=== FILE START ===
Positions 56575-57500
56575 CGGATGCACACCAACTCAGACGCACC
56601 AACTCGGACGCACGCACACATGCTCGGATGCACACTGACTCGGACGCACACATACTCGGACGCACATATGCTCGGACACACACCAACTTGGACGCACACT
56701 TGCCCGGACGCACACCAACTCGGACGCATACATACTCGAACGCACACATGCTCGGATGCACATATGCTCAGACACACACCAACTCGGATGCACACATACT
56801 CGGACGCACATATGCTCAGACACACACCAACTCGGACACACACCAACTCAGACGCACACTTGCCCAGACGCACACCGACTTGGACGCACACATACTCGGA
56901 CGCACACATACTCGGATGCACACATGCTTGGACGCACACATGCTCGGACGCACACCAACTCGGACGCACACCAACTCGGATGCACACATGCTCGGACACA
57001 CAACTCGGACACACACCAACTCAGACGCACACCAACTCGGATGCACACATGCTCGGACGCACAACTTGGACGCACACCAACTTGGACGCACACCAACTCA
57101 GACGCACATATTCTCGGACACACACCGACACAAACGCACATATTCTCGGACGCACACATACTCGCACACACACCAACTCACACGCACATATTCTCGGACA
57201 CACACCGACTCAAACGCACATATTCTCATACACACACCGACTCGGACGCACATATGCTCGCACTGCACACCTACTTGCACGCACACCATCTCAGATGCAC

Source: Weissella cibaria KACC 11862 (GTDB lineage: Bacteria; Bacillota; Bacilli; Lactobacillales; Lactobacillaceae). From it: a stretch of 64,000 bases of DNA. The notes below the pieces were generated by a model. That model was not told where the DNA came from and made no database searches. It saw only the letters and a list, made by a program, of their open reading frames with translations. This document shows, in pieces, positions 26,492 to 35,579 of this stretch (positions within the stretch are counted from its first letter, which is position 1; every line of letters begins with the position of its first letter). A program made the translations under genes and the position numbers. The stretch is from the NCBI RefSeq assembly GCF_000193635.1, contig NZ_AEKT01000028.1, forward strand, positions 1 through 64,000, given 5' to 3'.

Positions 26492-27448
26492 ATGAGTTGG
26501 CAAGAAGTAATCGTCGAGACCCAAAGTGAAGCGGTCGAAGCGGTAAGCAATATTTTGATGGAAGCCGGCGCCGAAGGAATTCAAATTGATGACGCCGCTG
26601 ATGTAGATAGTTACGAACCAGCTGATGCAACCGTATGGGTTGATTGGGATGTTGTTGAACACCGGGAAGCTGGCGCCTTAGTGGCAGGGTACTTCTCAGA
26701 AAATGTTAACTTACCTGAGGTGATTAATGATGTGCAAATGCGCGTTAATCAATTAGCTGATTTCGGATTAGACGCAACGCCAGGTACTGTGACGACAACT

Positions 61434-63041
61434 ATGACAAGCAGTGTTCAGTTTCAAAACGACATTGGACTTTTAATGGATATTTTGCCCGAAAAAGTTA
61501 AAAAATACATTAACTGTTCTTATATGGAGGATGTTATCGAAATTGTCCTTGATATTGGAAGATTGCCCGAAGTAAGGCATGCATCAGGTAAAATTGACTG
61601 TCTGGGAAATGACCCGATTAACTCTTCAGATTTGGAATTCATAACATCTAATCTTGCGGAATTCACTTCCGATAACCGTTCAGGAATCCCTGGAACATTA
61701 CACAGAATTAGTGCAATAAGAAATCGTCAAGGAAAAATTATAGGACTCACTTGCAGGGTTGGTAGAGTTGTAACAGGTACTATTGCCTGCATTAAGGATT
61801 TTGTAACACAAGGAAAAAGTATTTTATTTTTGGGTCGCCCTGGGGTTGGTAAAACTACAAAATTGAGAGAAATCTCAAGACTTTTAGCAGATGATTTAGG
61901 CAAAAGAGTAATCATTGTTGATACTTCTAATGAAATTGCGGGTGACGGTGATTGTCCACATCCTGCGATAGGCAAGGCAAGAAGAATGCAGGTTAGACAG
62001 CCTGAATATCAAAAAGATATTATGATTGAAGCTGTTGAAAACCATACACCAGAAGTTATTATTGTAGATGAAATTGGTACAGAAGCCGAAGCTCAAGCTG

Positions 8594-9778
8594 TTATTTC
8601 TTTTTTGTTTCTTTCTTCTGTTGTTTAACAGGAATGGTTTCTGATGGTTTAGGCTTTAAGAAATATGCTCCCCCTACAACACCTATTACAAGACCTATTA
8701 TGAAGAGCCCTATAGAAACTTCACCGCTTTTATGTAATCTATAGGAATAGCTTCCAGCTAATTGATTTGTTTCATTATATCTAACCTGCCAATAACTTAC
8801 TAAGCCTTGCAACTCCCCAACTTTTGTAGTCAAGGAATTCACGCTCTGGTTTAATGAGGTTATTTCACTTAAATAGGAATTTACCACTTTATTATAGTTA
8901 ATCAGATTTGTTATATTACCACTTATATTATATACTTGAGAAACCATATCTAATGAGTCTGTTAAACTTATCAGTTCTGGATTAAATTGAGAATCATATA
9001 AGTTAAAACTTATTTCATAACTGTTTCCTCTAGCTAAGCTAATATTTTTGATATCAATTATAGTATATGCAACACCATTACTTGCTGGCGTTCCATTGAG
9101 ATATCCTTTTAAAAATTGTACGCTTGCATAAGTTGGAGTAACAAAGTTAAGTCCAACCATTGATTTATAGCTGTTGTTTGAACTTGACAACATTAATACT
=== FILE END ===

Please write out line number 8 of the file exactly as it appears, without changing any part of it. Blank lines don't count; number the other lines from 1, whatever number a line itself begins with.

57101 GACGCACATATTCTCGGACACACACCGACACAAACGCACATATTCTCGGACGCACACATACTCGCACACACACCAACTCACACGCACATATTCTCGGACA